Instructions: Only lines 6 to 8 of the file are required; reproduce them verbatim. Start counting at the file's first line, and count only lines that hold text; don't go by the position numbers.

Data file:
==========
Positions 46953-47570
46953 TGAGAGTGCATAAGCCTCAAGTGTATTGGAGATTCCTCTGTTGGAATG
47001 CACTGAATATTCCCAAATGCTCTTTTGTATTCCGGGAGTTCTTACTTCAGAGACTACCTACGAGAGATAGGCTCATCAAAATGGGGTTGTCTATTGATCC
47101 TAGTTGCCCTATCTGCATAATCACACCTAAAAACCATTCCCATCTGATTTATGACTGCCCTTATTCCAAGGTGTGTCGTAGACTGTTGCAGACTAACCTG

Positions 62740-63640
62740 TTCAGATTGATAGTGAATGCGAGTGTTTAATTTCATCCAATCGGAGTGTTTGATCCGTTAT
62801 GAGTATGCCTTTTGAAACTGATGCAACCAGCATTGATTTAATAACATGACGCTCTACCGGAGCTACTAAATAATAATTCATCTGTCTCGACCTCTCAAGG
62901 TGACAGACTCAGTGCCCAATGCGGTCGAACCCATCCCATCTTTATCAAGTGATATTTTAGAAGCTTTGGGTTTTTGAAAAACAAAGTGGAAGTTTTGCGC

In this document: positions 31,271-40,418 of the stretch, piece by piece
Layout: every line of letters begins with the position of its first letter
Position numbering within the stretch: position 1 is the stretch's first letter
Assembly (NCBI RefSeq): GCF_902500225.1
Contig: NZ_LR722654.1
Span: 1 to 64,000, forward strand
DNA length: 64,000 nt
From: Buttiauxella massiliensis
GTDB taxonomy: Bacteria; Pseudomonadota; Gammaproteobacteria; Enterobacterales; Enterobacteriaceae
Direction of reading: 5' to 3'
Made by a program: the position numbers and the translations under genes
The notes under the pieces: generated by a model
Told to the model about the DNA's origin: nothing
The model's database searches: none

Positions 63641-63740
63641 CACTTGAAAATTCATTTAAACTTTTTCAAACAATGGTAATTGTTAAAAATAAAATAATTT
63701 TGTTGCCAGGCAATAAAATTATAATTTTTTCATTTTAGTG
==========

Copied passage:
62740 TTCAGATTGATAGTGAATGCGAGTGTTTAATTTCATCCAATCGGAGTGTTTGATCCGTTAT
62801 GAGTATGCCTTTTGAAACTGATGCAACCAGCATTGATTTAATAACATGACGCTCTACCGGAGCTACTAAATAATAATTCATCTGTCTCGACCTCTCAAGG
62901 TGACAGACTCAGTGCCCAATGCGGTCGAACCCATCCCATCTTTATCAAGTGATATTTTAGAAGCTTTGGGTTTTTGAAAAACAAAGTGGAAGTTTTGCGC